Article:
Decorative Ceiling Panel Uses Recycled Content
Standard decorative ceiling panels are made using plaster in a relatively labor-intensive process, according to Brooks Williams, a marketing manager at Chicago Metallic. Monarch GE is made on an automated line in “a simpler, cleaner, more energy-efficient process,” said Williams, offering environmental and cost benefits. The bulk of the panels are tiny, lightweight, durable glass spheres manufactured by Poraver from 100% post-consumer recycled glass. (Although saved from the landfill, the beads are not without environmental costs—they are manufactured at 1,650°F, or 900°C, using significant energy.) Chicago Metallic takes back used panels and sells them to other manufacturers as crushed material to be used as a mastic.
Chicago Metallic offers Monarch GE in coffer, open-coffer, and flat-panel designs, and says that panels won’t warp, sag, or grow mold. The panels fit into a standard two-foot-square (0.6-m2) suspended grid; non-decorative filler panels are used for edges. Unpainted, they reflect 83% of the light that falls on them, helping spread daylight through a room, and they hold paint well without trapping dirt. For rooms with sound-deadening needs, Monarch GE includes a drop-in acoustic coffer that keeps the decorative profile of the Monarch GE while offering greater sound absorption.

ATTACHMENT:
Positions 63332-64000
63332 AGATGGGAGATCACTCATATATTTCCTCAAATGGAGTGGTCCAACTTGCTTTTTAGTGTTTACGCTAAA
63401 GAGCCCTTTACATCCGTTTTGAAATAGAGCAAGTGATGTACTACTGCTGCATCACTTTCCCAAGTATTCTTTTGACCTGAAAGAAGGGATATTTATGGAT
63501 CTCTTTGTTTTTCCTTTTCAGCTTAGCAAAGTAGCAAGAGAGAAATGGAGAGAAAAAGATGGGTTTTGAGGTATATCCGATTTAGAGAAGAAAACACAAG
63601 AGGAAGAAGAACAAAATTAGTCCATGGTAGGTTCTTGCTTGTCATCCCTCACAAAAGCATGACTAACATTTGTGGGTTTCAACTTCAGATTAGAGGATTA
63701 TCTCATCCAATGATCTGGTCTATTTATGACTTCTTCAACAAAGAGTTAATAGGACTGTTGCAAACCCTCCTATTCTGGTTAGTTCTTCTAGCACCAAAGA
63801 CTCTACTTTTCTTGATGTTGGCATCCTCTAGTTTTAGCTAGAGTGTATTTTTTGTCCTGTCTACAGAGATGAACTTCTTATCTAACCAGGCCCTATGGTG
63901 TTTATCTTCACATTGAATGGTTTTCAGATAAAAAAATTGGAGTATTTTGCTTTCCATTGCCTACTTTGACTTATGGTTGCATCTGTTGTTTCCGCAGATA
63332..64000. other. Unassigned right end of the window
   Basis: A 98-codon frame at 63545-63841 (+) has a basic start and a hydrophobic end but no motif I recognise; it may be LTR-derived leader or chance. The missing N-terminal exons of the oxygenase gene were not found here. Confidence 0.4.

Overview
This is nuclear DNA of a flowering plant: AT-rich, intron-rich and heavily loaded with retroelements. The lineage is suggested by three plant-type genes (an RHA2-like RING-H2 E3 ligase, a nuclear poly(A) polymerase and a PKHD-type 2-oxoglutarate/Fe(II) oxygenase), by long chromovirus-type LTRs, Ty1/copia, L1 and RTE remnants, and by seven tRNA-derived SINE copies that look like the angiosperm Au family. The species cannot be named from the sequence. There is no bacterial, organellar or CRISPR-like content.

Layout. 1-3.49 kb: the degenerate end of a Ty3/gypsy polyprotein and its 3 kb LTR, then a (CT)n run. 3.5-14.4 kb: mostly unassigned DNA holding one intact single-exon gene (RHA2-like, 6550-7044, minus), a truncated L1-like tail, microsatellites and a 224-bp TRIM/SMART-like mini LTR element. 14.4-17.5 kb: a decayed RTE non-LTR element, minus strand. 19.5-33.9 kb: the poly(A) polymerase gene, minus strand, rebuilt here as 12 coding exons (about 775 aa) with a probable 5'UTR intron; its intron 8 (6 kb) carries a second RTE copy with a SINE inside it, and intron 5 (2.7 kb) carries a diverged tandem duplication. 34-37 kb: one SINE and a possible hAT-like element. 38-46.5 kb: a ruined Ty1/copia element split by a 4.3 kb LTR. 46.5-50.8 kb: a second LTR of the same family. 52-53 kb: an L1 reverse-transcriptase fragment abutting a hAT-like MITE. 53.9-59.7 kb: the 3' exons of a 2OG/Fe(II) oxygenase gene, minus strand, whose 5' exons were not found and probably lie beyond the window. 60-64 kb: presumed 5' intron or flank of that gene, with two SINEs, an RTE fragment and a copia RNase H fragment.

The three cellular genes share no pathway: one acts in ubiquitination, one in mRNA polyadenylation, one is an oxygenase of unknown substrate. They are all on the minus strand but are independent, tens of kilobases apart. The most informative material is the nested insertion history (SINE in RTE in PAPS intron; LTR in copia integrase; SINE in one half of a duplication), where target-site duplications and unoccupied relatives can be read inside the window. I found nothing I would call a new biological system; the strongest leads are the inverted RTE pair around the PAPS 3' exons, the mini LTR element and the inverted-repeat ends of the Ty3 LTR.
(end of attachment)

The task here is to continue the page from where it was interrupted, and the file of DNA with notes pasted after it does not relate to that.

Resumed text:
Published March 1, 2008
Roberts, T. (2008, March 1). Decorative Ceiling Panel Uses Recycled Content. Retrieved from https://www.buildinggreen.com/product-review/decorative-ceiling-panel-uses-recycled-content